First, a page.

Bullying at work: the impact of shame among university and college lecturers

ABSTRACT

This paper explores the concept of shame within the context of workplace bullying. Despite a decade or more of international research into bullying at work, there is little or no evidence for explicit exploration of shame amongst those who have experienced bullying. Based on content analysis from the narratives of 15 college and university lecturers who were self-selecting victims of bullying we find clear evidence for feelings of shame which appear to last long after the bullying episodes have ended...

The escalation of workplace bullying

The growth of workplace bullying both in terms of research, and as an organisational phenomena in the UK, has been spectacular since 1993. Although known by a number of different names including ‘mobbing’ (Leymann, 1996; Zapf et al ., 1996), harassment (Bjorqvist et al., 1994), bullying (Einarsen & Skogstad, 1996; Lewis, 1999), workplace harassment (Brodsky, 1976) and emotional abuse (Keashly, 1998) amongst others, the central core of these differing concepts are ‘systematic mistreatment’ of an individual which, if unabated, results in severe problems for the victim (Einarsen et al ., 2003). The reported growth of bullying inside organisations appears widespread, regardless of geography. Studies undertaken in the UK (for example, Hoel & Cooper, 2000; UNISON, 1997), Scandinavia and Europe (for example, Einarsen & Skogstad, 1996; Vartia, 1996) and Australia (for example, McCarthy et al ., 1996; Richards & Freeman, 2002) have all shown increasing numbers of employees being exposed to bullying behaviours. Part of the reason for this increase in reports of bullying might be the product of amplified coverage by numerous media (Lewis, 2002) and to the growth in litigation and subsequent attention to policy and procedures by organisations and trade unions (Lewis & Rayner, 2003). These different narratives coupled with talk amongst victims, colleagues and ‘canteen lawyers’ provide fertile ground for multiple socially constructed realities of workplace bullying as a phenomenon rapidly on the increase...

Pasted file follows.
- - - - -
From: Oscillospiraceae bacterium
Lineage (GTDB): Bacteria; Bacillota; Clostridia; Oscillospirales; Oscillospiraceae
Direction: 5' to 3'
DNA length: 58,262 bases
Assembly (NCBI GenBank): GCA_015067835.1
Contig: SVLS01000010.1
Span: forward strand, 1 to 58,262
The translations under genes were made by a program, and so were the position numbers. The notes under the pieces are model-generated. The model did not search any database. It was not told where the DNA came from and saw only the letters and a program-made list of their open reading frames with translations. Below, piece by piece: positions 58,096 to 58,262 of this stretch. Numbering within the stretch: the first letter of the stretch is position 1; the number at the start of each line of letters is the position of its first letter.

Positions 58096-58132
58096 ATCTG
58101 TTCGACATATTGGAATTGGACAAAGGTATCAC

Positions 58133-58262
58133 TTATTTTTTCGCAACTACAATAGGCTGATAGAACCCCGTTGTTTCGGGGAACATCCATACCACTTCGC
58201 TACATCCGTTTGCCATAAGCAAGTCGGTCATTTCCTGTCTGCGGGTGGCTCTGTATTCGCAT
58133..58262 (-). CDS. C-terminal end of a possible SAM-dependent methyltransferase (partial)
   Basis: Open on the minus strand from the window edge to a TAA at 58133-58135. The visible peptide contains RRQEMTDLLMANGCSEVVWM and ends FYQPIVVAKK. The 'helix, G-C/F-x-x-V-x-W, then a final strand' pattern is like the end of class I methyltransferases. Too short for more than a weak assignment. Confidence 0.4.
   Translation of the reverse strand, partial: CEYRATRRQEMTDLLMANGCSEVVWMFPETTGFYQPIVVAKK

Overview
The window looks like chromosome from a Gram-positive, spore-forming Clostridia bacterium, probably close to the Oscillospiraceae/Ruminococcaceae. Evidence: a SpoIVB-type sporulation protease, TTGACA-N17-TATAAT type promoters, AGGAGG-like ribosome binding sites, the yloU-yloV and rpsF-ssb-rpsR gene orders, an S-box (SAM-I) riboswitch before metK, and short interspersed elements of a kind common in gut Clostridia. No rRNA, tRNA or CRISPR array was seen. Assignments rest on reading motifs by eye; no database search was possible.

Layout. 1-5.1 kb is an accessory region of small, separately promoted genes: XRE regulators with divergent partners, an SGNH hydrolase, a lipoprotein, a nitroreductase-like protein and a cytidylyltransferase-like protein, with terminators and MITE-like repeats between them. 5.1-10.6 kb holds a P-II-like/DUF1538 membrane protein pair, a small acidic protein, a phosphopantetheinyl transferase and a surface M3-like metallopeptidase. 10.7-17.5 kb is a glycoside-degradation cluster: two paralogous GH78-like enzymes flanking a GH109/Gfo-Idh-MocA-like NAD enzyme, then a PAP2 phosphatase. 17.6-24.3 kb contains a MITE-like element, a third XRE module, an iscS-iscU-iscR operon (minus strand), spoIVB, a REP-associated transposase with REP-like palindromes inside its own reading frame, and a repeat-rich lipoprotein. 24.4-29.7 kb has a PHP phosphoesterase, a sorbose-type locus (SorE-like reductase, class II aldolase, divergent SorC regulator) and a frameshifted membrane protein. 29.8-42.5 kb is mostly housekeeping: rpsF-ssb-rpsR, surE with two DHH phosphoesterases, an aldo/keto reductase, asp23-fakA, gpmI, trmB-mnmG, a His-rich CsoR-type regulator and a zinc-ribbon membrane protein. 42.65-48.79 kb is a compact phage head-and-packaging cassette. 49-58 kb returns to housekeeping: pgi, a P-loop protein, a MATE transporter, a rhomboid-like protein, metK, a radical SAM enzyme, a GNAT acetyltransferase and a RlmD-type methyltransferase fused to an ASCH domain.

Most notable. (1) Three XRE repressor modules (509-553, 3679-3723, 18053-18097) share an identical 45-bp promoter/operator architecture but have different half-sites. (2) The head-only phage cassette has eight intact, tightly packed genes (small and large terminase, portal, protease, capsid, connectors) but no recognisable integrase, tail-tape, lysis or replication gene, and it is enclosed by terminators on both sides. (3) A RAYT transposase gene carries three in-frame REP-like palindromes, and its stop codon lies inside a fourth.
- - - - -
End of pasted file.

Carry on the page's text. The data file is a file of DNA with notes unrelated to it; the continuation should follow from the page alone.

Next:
Supporting the bullied victim

According to Leymann and Gustafsson (1996) and Matthiesen et al. (2003), bullied victims suffer from a lack of social support in work, which is central to coping with the experience of bullying and in mitigating health and stress symptoms. Hubert (2003) explains that from her experience of dealing with bullied victims, people get pushed from person to person or even institution to institution. Could this process of ‘push’ result in further feelings of shame? Hubert (2003) suggests that the initial desire to offer help to people who have been bullied operates merely as a referral service rather than any real practicable source of assistance. Even when referral to organisational departments who are supposed to assist bullied victims actually takes place, research suggests outcomes can often be unsatisfactory. Both Adams (1992) and Rayner (1998) report how it is often the junior ‘bullied’ individual who is relocated and not the ‘senior’ bully. This sense of injustice might well result in thoughts of shame as one is moved to new surroundings, new colleagues or even new work tasks. Here it is the victim who may suffer feelings of shame for not being able to deal with the original situation...